Posted by Justine Mendez at Tuesday, December 22nd, 2020 - 01:28:07 AM in Power Tools
If you are a serious home user or contractor, go with a good brand name such as Milwaukee, Dewalt, Bosch, Porter Cable or Makita. These manufactures pride themselves on making the best tool. They are constantly putting money into their research and development process to make these tools even better. These professional power tools cost more, but they are made with better technology and materials. They also have a better design that causes less fatigue on the user. Not to mention that these tools are made to last a life time.
Do some research and set a budget. Spending too much and spending too little are common missteps in finding the best power tool, and its definitely an easy mistake to make; if you have a limit already in mind, you're much more likely to stick to it. It is important to remember though, that cheap and expensive power tools are cheap and expensive for a reason. The expression "you get what you pay for," is perhaps at its most true in the tool industry.
In the old days when cabinet makers etc. cut material, they used what was available to them during their day to both make the job easier and more precise.
Motorized tools are used throughout the world making it possible for basically anyone to try doing things that they may not have tried in the past.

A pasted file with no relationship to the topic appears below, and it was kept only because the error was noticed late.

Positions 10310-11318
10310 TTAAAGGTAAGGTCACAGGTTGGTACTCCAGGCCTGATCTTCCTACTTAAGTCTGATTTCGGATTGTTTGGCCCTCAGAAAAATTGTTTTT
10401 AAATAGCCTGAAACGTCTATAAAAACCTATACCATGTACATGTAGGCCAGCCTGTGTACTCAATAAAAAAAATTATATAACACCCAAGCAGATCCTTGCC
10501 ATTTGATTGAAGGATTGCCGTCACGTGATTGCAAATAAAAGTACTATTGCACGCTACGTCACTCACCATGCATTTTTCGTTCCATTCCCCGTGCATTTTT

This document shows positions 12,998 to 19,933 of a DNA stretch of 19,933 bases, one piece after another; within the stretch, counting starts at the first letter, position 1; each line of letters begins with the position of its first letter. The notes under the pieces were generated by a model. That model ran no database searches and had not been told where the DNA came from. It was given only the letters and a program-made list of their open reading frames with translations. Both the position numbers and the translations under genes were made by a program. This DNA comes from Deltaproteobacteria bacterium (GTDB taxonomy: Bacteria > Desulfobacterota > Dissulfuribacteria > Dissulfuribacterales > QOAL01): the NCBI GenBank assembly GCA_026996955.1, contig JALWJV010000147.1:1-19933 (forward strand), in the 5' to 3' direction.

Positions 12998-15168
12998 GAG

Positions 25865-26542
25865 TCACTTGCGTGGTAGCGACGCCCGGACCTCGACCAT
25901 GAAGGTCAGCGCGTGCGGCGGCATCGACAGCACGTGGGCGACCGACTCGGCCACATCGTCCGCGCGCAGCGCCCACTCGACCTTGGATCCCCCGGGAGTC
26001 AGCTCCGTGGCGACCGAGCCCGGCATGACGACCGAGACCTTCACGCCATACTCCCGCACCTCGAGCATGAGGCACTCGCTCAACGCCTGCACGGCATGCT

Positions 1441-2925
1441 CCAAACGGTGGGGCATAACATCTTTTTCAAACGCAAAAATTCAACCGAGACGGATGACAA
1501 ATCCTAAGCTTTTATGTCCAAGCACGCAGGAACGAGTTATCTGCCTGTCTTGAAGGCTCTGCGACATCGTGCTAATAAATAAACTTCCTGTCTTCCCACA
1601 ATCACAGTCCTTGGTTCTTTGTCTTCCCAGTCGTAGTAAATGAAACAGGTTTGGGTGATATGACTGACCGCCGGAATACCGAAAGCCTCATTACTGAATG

Power equipment should not be carried by their cord or hose. Do not yank the cord or hose to disconnect it from a receptacle. If the tool has a three-prong plug, it should be plugged into a three-hold electrical receptacle. If an adapter is used to use a two-prong receptacle, the adapter wire must be attached to a known ground. If you are using an extension cord, make sure it is a heavy duty cord, and do not use indoor rated cords outside. Cords and hoses should be kept away from oil, heat, and sharp edges. When tools are not being used, they should be disconnected, whether they are being stored, being serviced, cleaned, or when accessories are being changed. Individuals not using the power tool should keep a safe distance from the work area to avoid getting hit by flying particles. Use clamps or a vise to secure the project so that both hands are free to operate the tool. Do not hold fingers on the power switch when carrying around a tool. Cutters and blades should be kept sharp, clean, and properly maintained for their best and safest performance.